Business needs and approaches to building information-security systems have formed two main areas for developing VPN technology: IPSec VPN and SSL VPN. The following are the main pros and cons of each.
1. IPSec (IP Security) is a set of protocols that resolve data-encryption issues such as those involving integrity and authentication. IPSec works at the network level. Thus, data protection will be transparent for network applications. Although SSL (Secure Sockets Layer) is an application-level protocol mainly used for secure communication between remote applications (for the most part, they’re requests to web servers), IPSec equally treats higher-level protocol packets—that is, authentication and encryption take part regardless of the pocket content. But SSL requires a reliable transport protocol (for example, TCP). In addition, IPSec reliability is guaranteed because the information about the port with which the connection is established is unavailable to the attacker.
2. IPSec supports three connection types:
- Gateway to gateway
- Gateway to host
- Host to host
SSL only supports connection between two hosts or between a client and a server.
3. IPSec supports digital signatures and the Secret Key Algorithm, whereas SSL only supports digital signatures. Both IPSec and SSL can use PKI (public key infrastructure). The advantage of IPSec lies in its ability to use preshared keys instead of PKI (for small systems), making the task much easier. SSL methods are ideal for establishing a secure connection between a server and a client. The main difference in the authentication methods is that IPSec functions at the network level, allowing you to trace the recipient and source addresses with the same success as the authentication of higher levels. SSL has access only to information at the transport level and above.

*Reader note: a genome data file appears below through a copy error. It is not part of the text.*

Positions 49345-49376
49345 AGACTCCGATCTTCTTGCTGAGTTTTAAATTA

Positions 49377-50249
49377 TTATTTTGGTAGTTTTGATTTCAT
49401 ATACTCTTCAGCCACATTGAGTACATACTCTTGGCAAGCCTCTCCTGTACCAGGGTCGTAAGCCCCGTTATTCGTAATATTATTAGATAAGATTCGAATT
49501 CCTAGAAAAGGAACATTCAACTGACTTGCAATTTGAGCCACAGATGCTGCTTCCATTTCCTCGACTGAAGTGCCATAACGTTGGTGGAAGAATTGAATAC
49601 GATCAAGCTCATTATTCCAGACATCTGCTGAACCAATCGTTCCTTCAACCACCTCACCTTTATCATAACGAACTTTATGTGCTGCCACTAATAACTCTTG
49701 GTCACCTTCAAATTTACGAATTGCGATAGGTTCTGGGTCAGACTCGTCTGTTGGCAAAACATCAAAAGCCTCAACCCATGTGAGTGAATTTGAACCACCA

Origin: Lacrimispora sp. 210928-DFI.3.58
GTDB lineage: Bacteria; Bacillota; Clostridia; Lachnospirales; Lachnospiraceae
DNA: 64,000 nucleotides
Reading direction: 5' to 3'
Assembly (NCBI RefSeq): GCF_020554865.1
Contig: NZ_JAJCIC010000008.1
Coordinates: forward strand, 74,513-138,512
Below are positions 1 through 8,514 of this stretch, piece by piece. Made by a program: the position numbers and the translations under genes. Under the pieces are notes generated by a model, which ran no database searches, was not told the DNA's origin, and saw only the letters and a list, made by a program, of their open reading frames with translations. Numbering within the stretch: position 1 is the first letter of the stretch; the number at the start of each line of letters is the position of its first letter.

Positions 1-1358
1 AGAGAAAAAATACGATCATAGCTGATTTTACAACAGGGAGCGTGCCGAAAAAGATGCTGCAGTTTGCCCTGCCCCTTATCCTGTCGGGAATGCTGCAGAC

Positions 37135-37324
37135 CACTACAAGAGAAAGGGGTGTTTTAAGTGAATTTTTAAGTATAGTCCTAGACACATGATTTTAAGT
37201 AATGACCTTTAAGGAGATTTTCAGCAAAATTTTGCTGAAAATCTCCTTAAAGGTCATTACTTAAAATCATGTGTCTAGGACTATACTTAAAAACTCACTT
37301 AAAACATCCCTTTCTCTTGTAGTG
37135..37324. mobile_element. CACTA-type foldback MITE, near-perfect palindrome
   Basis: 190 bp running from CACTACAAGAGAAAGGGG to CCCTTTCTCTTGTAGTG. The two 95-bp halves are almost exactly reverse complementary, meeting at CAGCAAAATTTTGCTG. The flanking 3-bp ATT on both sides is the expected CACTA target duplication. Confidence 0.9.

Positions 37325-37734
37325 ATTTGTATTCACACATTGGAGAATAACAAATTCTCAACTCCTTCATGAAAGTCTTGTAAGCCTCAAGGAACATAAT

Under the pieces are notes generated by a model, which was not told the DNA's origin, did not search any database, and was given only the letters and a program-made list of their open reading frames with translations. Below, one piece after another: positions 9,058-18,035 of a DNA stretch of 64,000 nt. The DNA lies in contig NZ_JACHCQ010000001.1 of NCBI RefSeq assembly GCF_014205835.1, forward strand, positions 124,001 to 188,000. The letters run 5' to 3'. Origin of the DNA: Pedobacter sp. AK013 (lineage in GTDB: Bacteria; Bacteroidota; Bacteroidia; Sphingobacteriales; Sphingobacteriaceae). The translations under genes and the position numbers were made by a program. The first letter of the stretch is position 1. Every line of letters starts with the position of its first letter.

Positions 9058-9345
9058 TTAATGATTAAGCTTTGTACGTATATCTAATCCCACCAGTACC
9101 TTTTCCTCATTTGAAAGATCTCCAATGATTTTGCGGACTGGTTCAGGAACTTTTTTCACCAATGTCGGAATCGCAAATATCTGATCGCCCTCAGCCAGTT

4. A disadvantage of IPSec is the large amount of additional information added to the source package. In the case of SSL, the size is much smaller.
5. IPComp handles IPSec compression. SSL compression is much lighter, and only OpenSSL fully supports it. In the case of IPSec, the use of compression algorithms can lead to different results when used under different conditions: the performance can increase as well as decrease. The result depends on the ratio of encryption rates, compression and data-transfer rate.
Most encryption algorithms work faster than compression algorithms. The consequence is slower work. But in the case of a low transmission rate, compression will increase performance.
Compared with IPSec, SSL is developing faster in the VPN client-server segment. SSL VPN provides the necessary information security at low cost. Although SSL is trying to compete on an equal footing with IPSec, the advent and final standardization of IPv6 should change the situation.
What to choose is up to the customer. VPN providers do an excellent job developing both directions and can offer the optimal solution that meets each customer’s individual needs.
About the Author
David Balaban is a computer-security researcher with over 15 years of experience in malware analysis and antivirus-software evaluation. David runs the Privacy-PC.com project, which presents expert opinions on the contemporary information-security matters, including social engineering, penetration testing, threat intelligence, online privacy and white-hat hacking. As part of his work at Privacy-PC, he has interviewed such security celebrities as Dave Kennedy, Jay Jacobs and Robert David Steele to get firsthand perspectives on hot InfoSec issues. David has a strong malware troubleshooting background, with the recent focus on ransomware countermeasures.